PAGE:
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Assessment and Treatment of Panic Disorder and Agoraphobia

  • Michelle G. Craske
Part of the Critical Issues in Psychiatry book series (CIPS)

Abstract

In a medical-psychiatric setting, panic disorder and agoraphobia (PDA) may be either a primary reason for admission or an additional feature of other medical or psychiatric difficulties. A psychiatric hospital has particular relevance to the assessment and treatment of PDA: Because PDA is characterized by a fear of specific bodily sensations and the avoidance of being alone or without help, the setting itself may inadvertently reinforce agoraphobic fear and avoidance behavior. That is, the medical setting is a particularly “safe” environment for the panicker and/or agoraphobic because of the availability of medical care and support personnel and the protective-ness of the environment. Consequently, the medical setting may be (although, not necessarily) counterproductive to the treatment goals of learning to be less fearful and more independent.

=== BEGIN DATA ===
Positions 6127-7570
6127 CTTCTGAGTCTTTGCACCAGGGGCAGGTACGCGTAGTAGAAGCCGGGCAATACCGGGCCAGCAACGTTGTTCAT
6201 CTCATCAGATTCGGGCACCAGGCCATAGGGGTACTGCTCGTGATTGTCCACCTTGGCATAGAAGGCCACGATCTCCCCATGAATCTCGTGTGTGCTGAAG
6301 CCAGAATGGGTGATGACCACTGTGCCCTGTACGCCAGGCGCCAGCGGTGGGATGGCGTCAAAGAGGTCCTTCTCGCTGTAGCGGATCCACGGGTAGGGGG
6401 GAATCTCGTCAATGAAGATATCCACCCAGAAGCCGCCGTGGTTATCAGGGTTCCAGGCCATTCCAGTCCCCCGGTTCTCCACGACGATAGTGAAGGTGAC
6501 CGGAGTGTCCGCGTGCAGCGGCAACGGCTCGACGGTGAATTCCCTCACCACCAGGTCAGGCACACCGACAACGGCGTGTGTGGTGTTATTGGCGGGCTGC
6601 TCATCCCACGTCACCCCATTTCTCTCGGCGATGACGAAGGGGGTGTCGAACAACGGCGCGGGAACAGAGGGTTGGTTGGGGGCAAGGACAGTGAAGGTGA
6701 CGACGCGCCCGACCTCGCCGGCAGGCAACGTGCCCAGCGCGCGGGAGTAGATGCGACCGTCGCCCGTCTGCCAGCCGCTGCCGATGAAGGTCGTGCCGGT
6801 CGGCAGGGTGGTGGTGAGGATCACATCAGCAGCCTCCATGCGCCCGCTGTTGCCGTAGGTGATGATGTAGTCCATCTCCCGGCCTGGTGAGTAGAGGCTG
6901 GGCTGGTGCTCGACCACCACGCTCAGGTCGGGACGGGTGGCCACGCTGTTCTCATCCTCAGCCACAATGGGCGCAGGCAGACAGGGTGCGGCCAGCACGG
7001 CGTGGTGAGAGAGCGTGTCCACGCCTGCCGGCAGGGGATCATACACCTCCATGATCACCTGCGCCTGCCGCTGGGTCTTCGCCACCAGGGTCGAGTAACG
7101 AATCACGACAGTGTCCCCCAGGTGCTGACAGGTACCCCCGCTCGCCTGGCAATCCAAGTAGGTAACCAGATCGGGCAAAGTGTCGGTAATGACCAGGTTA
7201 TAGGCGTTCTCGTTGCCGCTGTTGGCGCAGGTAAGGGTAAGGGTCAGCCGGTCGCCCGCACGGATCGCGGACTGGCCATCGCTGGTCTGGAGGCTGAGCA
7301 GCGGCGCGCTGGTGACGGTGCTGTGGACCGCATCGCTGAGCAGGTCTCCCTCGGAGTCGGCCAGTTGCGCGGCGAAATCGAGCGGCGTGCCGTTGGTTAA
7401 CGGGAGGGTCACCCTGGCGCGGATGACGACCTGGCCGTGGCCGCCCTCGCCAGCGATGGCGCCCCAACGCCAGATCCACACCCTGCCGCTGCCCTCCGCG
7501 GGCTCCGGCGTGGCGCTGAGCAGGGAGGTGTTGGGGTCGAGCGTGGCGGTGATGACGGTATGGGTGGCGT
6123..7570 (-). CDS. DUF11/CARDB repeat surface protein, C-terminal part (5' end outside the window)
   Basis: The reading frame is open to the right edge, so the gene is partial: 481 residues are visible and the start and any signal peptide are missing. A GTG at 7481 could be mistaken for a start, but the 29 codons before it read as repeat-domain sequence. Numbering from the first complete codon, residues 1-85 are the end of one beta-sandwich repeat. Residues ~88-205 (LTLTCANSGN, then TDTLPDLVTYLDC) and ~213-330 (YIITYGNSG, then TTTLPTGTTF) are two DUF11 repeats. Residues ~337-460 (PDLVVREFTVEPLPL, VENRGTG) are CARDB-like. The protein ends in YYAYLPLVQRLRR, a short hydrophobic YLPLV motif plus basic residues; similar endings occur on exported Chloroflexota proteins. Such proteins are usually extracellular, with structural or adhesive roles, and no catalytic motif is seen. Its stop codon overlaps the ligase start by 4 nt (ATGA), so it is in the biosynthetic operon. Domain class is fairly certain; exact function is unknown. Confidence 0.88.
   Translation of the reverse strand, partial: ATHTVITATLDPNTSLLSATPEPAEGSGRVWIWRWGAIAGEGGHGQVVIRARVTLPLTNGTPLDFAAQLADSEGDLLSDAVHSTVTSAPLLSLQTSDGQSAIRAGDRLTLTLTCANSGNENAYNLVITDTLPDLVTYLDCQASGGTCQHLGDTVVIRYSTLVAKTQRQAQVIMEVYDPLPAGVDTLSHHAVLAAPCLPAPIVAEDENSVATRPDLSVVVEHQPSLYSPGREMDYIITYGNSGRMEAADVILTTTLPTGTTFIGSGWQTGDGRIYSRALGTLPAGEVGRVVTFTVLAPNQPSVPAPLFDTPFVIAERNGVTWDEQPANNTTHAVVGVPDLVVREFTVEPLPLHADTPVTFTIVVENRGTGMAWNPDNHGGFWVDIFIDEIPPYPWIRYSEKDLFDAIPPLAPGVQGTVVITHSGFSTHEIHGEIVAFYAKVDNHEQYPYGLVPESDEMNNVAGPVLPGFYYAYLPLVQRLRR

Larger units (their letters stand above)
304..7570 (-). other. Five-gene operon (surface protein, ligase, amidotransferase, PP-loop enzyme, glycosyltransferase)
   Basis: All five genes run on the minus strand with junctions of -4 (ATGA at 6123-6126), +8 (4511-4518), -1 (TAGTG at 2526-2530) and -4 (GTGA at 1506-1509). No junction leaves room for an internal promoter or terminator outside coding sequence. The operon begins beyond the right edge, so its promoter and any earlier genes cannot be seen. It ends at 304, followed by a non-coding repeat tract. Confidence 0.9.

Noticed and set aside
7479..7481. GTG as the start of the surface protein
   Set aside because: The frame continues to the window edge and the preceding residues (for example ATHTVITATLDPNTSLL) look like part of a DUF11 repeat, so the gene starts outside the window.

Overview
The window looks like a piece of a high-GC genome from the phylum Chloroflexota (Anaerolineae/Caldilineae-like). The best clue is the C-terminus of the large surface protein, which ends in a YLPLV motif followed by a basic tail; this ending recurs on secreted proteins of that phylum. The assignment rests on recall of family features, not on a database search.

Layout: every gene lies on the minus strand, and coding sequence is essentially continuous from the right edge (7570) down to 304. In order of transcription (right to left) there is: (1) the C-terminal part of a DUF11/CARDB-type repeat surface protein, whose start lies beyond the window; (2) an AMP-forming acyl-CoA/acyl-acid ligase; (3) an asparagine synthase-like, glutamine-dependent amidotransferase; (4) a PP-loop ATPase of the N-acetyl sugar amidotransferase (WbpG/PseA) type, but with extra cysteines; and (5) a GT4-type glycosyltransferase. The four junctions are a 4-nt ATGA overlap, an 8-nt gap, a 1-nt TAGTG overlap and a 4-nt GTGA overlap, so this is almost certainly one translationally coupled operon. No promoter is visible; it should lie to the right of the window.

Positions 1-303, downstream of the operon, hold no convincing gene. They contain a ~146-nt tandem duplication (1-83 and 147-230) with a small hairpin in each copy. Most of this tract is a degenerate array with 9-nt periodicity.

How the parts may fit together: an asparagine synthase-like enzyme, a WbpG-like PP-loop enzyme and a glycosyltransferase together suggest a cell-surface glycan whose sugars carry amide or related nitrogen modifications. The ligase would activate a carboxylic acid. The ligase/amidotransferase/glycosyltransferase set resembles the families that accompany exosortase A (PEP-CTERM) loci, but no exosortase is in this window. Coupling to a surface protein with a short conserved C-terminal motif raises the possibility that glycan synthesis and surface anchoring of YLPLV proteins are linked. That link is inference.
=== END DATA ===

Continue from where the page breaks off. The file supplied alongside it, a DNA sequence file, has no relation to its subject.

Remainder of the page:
Keywords

Anxiety Disorder Behavioral Treatment Personality Disorder Panic Disorder Panic Attack 
These keywords were added by machine and not by the authors. This process is experimental and the keywords may be updated as the learning algorithm improves.

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Copyright information

© Springer Science+Business Media New York 1993

Authors and Affiliations

  • Michelle G. Craske
    • 1
  1. 1.Department of PsychologyUniversity of California—Los AngelesLos AngelesUSA

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